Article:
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Diagram of three large driving wheels joined by a coupling rod, and three small trailing wheels
Front of locomotive at left
Wm Mason1.jpg
Mason Bogie Single Fairlie, 1874
Equivalent classifications
UIC class C3, C3'
French class 033
Turkish class 36
Swiss class 3/6
Russian class 0-3-3
First known tank engine version
First use 1874
Country United States of America
Locomotive Wm. Mason
Railway New Bedford Railroad
Designer William Mason
Builder Mason Machine Works
Evolved to 2-6-6T

Under the Whyte notation for the classification of steam locomotives, 0-6-6 represents the wheel arrangement of no leading wheels, six powered and coupled driving wheels on three axles and six trailing wheels on three axles.


The 0-6-6 wheel arrangement was usually found on Single Fairlie or Mason Bogie locomotives. The Fairlie locomotive was invented and patented in 1864 by the Scottish engineer Robert Francis Fairlie. The first Fairlie locomotives later became known as Double Fairlies.[1][2]

A variation of the original Fairlie concept was the Single Fairlie, also known as the Mason Fairlie. The Single Fairlie design was essentially half a Double Fairlie. It retained the ability to negotiate sharp curves and, while it abandoned the bidirectional nature of the Double Fairlie, it regained the ability of conventional locomotives to have a large water and coal bunker behind the cab and to use a trailing tender if necessary.[1][2]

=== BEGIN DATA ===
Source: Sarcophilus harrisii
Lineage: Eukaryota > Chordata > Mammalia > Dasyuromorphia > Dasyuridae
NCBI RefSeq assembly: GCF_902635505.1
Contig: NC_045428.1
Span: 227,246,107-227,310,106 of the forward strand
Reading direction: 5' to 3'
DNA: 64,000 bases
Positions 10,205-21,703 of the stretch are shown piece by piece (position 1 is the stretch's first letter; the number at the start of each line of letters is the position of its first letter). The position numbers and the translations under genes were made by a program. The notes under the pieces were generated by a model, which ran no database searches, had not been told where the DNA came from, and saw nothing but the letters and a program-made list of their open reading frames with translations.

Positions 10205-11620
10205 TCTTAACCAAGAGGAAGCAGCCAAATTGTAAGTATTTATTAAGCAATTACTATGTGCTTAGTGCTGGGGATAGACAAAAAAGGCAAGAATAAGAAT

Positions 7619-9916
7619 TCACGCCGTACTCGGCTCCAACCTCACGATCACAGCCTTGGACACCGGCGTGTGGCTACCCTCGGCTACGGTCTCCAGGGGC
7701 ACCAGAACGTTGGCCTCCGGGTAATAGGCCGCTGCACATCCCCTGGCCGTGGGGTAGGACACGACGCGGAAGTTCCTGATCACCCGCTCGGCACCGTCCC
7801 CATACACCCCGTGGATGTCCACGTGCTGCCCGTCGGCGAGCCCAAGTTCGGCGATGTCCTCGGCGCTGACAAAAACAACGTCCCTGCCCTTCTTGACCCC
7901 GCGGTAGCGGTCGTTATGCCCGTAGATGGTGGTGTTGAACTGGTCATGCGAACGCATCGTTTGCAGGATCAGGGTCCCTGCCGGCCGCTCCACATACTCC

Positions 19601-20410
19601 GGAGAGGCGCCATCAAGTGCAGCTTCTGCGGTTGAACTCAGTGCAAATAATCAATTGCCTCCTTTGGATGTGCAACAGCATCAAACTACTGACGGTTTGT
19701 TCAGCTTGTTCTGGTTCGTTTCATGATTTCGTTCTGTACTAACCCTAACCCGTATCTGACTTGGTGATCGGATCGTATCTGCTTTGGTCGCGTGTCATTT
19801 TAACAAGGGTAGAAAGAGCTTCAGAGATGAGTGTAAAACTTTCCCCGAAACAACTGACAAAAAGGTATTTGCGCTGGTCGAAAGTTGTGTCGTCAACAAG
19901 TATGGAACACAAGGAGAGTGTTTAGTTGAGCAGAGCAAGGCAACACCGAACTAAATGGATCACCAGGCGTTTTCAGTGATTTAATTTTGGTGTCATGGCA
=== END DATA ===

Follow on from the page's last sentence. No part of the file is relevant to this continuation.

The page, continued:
Most Single Fairlies were tank locomotives and early models were similar in general appearance to conventional tank engines with side tanks and a coal bunker aft of the cab, all mounted on a single rigid frame. The pivoting engine unit was mounted under the boiler and the unpowered bogie under the cab and bunker.[1][2]

Later models were similar in appearance to conven­tional tender locomotives. It was developed by William Mason in the United States of America, where the type became known as the Mason Bogie. It had one boiler at the front, a cab in the centre and a water-and-coal bunker at the rear end, all mounted on a single rigid frame, with a single engine unit under the boiler and an unpowered bogie under the bunker.[1][2][3]


United States of America[edit]

The first known 0-6-6T locomotive was built for the 3 ft (914 mm) gauge New Bedford Railroad by Mason Machine Works in May 1874. It was apparently not numbered, but bore the name Wm. Mason. The locomotive later went to the Boston, Clinton & Fitchburg as its no. 23, then to the Old Colony as its no. 108 and finally to the New York, New Haven & Hartford as its no. 708.[3]

More 0-6-6T locomotives were produced by Mason between 1875 and 1881. Many of them were subsequently rebuilt to a 2-6-6T wheel arrangement.[3]